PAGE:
Basic characteristics of the study population
Eighty-two breast cancer patients between the ages of 31 and 76 years participated in the study. The study population consisted of 26 breast cancer patients undergoing adjuvant therapies, 26 breast cancer patients undergoing neoadjuvant therapies, and 30 patients undergoing palliative care. The distribution of current breast cancer stages according to the Union for International Cancer Control (UICC), and the subtype of breast cancer according to clinical surrogate definition, are shown in Table 2. The mean age of the female 82 breast cancer patients was 54.63 (±11.10) years. There were no significant differences in age between the different therapy statuses (p = 0.212); the mean age of patients undergoing adjuvant therapies was 58.00 (±11.73) years, neoadjuvant therapies 51.77 (±11.69) years, and palliative therapies 54.20 (±9.51) years. Other sociodemographic data are summarised in Table 3. In the analysis of comorbidities, 4/82 breast cancer patients (4.88%) suffered from a previous mental disorder. One patient was undergoing adjuvant therapy, and three were undergoing palliative care. We analysed medication as a proxy for other concomitant diseases, and there was an equal distribution between breast cancer patients undergoing adjuvant, neoadjuvant and palliative therapies.
According to the results from the first part of the COVID-19 pandemic questionnaire, 11 breast cancer patients (13.4%) reported an infection within the last 4 months. Ten suffered from respiratory tract infections and one from a urinary tract infection. 8/11 reported infections were diagnosed before the German lockdown on 16th March 2020. All throat swabs taken during routine clinical practice were negative for SARS-CoV-2. Levels of SARS-CoV-2 antibodies (immunoglobulin G, M, and A) were determined for all study patients. Only one patient had clinically relevant positive antibodies (IgG, IgA as well as IgM), but could not remember experiencing symptoms typical of a COVID-19 infection.
COVID-19 pandemic questionnaire
Table 1 represents the median values of the second part of the COVID-19 pandemic questionnaire for all breast cancer patients. The maximum median value was 3.00 (2.00–4.00), representing a high concern regarding the impact of the COVID-19 pandemic on life quality. Cronbach’s alpha was 0.88 for the “concern scale”, 0.86 for the “concern over time scale”, and 0.81 for the “impairment scale”. Questions 5–8 related to the timing of the pandemic and its associate restrictions. Figure 1 shows the significant results of the Friedman rank test (p = 0.001). Concerns significantly increased during three consecutive time points; time point “the first European patient got ill”, time point “the first European died” (p = 0.047), and time point “the number of SARS-CoV-2 infected persons raised” (p ≤ 0.0001). There was also a significant decrease in concern at the time point “German lockdown on March 16th 2020” (p = 0.019). All values of questions 5–8 significantly differ in the Wilcoxon test. There were no significant differences between adjuvant, neoadjuvant and palliative patients for sums of “concern scale” (10.00 [8.00–13.00] versus (vs.) 10.50 [8.50–14.00] vs. 10.00 [8.00–14.00]; p = 0.713), “concern over time scale” (8.00 [7.00–12.00] versus (vs.) 9.00 [8.00–12.00] vs. 9.00 [7.00–12.00]; p = 0.760), “impairment scale” (7.50 [5.00–10.00] versus (vs.) 8.00 [6.00–11.00] vs. 8.00 [7.00–10.00]; p = 0.977), and the median values of each question regarding COVID-19 worries. In addition, there were no significant differences between age (< 55 years and ≥ 55 years), civil status (single vs. married or long-term relationship), or children (no children vs. children vs. children already grown up) (data not shown).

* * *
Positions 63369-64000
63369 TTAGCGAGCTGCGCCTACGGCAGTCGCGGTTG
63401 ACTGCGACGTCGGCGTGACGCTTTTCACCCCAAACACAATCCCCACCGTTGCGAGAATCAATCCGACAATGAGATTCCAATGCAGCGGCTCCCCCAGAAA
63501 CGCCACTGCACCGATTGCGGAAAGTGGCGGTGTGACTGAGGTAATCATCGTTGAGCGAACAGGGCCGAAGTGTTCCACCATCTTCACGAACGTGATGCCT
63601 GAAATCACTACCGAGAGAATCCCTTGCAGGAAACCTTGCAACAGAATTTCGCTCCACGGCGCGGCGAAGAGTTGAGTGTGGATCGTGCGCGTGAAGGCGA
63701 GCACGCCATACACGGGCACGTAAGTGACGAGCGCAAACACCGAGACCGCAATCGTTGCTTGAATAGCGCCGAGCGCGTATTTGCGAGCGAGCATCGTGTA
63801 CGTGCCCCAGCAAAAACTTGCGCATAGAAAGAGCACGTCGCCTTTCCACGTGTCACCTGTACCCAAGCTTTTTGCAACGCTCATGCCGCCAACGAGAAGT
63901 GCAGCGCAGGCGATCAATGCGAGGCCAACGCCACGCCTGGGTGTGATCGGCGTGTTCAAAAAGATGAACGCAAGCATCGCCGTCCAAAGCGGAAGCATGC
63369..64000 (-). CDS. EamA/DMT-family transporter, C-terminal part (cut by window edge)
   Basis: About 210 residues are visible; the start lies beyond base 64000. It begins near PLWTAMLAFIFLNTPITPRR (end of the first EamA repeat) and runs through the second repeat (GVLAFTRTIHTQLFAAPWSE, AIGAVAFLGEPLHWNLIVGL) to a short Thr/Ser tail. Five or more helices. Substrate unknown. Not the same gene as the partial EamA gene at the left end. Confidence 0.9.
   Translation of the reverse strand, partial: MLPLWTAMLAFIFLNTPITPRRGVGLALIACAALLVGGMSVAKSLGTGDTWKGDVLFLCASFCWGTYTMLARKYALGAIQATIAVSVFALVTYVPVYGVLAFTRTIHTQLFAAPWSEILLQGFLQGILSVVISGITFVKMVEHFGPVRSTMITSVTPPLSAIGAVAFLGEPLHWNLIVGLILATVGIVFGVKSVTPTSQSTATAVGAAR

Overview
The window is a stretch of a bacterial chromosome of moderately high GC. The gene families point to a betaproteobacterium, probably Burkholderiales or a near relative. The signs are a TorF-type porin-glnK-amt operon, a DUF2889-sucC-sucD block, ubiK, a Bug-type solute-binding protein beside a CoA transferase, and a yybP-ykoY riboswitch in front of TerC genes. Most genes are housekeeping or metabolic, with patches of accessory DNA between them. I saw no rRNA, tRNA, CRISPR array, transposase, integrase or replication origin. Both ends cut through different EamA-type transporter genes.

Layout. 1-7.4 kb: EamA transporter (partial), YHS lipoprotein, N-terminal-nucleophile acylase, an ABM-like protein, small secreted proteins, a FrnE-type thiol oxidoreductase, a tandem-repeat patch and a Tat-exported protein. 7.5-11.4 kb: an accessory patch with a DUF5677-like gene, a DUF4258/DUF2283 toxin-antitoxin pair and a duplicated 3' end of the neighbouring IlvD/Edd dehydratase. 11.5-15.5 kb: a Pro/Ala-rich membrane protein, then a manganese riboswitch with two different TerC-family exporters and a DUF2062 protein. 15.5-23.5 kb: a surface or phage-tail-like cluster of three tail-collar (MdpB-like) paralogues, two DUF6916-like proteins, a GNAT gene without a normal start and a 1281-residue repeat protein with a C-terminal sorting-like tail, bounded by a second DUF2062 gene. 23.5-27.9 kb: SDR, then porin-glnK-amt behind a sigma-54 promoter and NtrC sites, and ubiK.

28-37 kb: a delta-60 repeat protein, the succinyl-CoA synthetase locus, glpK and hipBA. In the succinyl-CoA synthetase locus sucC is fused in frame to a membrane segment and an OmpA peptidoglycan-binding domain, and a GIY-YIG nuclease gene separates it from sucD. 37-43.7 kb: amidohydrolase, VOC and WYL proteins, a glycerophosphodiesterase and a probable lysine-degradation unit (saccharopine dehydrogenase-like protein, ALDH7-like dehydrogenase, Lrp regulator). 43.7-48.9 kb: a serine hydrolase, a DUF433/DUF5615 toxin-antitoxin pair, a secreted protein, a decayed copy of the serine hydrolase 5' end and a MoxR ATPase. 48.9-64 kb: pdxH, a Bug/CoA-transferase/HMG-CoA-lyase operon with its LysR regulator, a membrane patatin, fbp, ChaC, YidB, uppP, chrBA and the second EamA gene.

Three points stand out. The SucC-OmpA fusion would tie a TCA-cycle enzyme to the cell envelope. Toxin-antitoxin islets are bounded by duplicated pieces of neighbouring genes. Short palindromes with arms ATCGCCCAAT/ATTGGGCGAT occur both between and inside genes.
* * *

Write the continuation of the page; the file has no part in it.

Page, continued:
Stress and coping inventory (SCI)
We used the stress and coping inventory to analyse stress, concern and coping strategies. For all participants, “stress caused by insecurity” was 19.00 (11.00–26.00), “stress caused by being overwhelmed” was 15.00 (10.00–20.00), and “stress caused by loss” was 11.00 (9.00–16.00). The mean value of “stress symptoms” was 23.00 (20.00–28.00). The value of coping strategies was 11.00 (10.00–12.00) for “positive coping”, 11.00 (9.00–12.00) for “active coping”, 13.00 (12.00–15.00) for “coping by support”, 10.00 (7.00–12.00) for “coping by believing in God or powers that be”, and 5.00 (4.00–7.00) for “coping by drinking alcohol and/or smoking”. Cronbach’s alphas were between 0.598 and 0.847 for 4/5 scales. The scale “coping by drinking alcohol and/or smoking” had a Cronbach’s alpha of 0.456. The inter-scale correlation is summarised in supplemental Table S1.
The SCI revealed that there was a significant difference in “positive coping” between different therapy regimens (p = 0.049; Kruskal-Wallis-Test). Breast cancer patients undergoing adjuvant therapy had significantly more positive coping strategies (12.00 [11.00–13.00]) than patients undergoing neoadjuvant therapy (11.00 [9.50–12.00]; p = 0.020). There were no other significant differences between the three therapy groups (Table 4).
According to age, patients younger than 55 years had significantly more “stress caused by insecurity” and “stress caused by being overwhelmed” than the older patients (23.00 [15.00–28.00] vs. 14.50 [9.00–21.50]; p = 0.019 and 18.00 [13.00–20.00] vs. 12.00 [9.00–16.50]; p = 0.014 respectively). “Stress caused by loss” and stress symptoms were slightly but not significantly higher for patients younger than 55 years (13.00 [10.00–18.00] vs. 10.50 [8.50–14.50], p = 0.061 and 26.00 [21.00–28.00] vs. 22.50 [18.00–28.00], p = 0.181 respectively). Regarding coping strategies, there were no significant differences between patients younger than 55 years and older patients (data not shown).
Single patients had significantly lower stress symptoms (21.00 [18.00–22.00]) than patients that were married or in a long-term relationship (25.00 [21.00–30.00], p = 0.004). However, “coping by support” was significantly higher in married patients or those in a long-term relationship (12.00 [10.00–14.00] vs. 14.00 [12.00–15.00], p = 0.039). No other scales of the SCI differed significantly in relation to civil status (data not shown).